9. There is substantial fatigue during these “bursts” of deathlymalaise, but sitting or–more appropriately–lying in one place is usually not an option because this is the kind of suffering that, on the pain scale, would be at the level that it interferes with your every thought.

I’m a complete and utter wreck. And please remember, this list is only covering the malaise part of the illness, something that has been very prominent since The Big Relapse. It’s not medication withdrawal, because these symptoms are part of the reason I started taking anything to begin with, and it’s not herxing. It’s just disease. It makes me uncomfortable to even type that, but it is what it is. I can’t sugarcoat something like this.

I usually feel aghast–but almost in awe–at the reality that a person could possibly feel so horrendous, and helpless at the thought that a hospital–the place you’re raised thinking can always help you during any health crisis–cannot do anything, because there is nothing to stop what’s happening. How do you explain to someone how terrible all that feels, with the word “malaise”?

Several of my friends who also live with Lyme & Company admit to feeling this, and even writing letters or notes to loved ones during the worst “episodes” because they think surely something must be about to go very, very wrong for the human body to give out all these warning signals.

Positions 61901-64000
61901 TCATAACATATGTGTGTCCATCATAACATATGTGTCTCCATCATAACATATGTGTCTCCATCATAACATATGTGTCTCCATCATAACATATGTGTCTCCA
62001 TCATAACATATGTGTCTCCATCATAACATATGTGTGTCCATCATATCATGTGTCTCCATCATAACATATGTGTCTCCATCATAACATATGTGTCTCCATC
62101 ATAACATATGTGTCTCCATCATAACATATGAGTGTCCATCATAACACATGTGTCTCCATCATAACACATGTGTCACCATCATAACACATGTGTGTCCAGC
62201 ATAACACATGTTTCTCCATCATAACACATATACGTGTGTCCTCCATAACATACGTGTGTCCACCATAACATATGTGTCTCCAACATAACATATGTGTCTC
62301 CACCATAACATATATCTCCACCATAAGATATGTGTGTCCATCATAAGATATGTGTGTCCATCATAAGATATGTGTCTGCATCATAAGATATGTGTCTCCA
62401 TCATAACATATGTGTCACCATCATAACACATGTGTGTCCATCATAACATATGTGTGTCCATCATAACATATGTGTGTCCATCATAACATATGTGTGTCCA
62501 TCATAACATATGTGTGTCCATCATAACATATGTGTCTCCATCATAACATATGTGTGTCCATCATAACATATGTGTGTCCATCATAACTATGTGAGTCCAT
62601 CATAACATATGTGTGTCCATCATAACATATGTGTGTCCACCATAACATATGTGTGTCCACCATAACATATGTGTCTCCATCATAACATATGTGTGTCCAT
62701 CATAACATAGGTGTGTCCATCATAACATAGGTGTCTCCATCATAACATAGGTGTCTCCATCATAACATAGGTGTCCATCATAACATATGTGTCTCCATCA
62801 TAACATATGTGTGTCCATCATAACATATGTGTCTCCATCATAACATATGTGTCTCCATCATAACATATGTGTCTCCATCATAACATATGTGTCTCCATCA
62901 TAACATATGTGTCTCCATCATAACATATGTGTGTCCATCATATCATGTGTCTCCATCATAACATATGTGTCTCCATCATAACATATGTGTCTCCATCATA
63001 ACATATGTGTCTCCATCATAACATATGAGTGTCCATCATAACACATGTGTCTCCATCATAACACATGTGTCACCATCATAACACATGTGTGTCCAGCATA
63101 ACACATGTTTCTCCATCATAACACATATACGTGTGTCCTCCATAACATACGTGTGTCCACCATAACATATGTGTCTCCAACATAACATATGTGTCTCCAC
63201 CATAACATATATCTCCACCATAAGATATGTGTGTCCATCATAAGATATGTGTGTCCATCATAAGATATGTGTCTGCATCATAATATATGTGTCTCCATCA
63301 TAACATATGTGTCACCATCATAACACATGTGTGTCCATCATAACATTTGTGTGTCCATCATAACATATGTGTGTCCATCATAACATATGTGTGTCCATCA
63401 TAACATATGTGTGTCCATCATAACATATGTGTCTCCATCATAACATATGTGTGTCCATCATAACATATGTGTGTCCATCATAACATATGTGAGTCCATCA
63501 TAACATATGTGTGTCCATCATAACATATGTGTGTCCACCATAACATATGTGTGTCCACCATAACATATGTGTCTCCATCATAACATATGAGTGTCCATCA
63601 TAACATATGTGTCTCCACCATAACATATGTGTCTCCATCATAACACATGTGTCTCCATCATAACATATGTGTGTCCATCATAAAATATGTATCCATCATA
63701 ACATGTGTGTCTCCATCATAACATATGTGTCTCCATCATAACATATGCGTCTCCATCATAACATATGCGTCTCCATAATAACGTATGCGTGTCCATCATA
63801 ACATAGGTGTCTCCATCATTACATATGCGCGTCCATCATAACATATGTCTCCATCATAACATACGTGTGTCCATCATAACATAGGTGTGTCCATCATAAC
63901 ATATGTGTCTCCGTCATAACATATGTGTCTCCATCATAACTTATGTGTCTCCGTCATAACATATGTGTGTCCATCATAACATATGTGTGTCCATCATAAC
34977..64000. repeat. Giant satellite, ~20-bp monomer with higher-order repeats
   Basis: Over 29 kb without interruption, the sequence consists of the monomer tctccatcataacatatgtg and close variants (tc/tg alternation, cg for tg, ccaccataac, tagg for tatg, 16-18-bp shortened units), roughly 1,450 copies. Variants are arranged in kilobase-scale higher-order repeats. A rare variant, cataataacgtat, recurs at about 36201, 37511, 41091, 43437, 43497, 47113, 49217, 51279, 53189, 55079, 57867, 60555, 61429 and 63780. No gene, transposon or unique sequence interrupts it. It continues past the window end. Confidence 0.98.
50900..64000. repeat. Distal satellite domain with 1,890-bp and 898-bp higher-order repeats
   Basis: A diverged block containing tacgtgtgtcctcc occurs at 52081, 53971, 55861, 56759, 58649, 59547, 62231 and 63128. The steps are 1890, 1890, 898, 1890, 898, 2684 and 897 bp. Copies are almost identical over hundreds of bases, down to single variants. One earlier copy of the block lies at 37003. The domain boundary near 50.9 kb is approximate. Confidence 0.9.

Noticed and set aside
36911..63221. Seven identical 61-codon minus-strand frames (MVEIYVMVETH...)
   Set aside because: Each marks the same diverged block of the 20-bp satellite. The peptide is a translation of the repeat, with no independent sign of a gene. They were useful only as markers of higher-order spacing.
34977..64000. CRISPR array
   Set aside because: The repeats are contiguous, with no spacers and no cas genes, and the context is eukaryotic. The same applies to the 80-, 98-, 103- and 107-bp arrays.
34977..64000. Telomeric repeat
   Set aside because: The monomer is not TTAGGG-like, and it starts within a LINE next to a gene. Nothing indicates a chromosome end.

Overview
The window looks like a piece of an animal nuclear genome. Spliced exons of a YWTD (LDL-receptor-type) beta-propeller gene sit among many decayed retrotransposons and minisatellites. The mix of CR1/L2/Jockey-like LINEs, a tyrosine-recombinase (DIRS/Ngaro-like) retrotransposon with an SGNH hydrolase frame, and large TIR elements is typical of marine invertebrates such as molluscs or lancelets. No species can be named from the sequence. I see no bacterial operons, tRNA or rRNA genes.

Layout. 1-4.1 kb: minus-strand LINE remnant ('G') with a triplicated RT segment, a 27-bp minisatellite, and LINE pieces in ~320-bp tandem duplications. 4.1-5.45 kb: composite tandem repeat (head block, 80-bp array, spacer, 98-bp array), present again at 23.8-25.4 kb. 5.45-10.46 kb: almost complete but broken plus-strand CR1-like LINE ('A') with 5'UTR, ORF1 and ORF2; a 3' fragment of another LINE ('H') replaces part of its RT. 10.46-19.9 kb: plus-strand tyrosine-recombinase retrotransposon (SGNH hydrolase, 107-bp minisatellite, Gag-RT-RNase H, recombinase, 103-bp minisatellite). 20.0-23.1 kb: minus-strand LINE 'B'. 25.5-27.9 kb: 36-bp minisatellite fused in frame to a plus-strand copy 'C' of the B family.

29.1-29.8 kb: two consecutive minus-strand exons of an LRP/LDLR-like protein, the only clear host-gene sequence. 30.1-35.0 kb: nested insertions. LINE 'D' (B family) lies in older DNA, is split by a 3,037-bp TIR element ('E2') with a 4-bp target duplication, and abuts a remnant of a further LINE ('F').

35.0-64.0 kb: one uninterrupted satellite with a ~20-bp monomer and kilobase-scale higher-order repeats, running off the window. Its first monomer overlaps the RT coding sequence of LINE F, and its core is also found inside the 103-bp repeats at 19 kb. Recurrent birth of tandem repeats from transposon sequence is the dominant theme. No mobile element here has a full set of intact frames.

They usually say, “I feel like I’m dying.”

We really do.

 

The progression of my headaches has been a monster all its own. Their onset began with occipital neuralgia four months after my tick bite, almost seven years ago. Bartonella came with its own, mostly frontal-oriented headaches; I don’t have those any more. But almost without fail, I have had a particularly severe headache for 4-5 consecutive days every four weeks since the Lyme invaded my nervous system. Now, that exacerbation happens about every two weeks, thanks to the Mycoplasma.

I used to need prescription-strength medications for breakthrough pain only a few times a year for the attacks of occipital neuralgia. As things steadily progressed (especially within the past two years), I went from needing them an average of 1-3 days per month, to having 3-week-long bouts of unrelenting head paid which alternated with 3-pain-free weeks, seemingly for no reason. Since my relapse in October, I’ve needed them every day except 1-3 days per month. I guess all of this is why needing them so much frightened me: I wondered–and still wonder–if there is no turning back from this point. Regardless…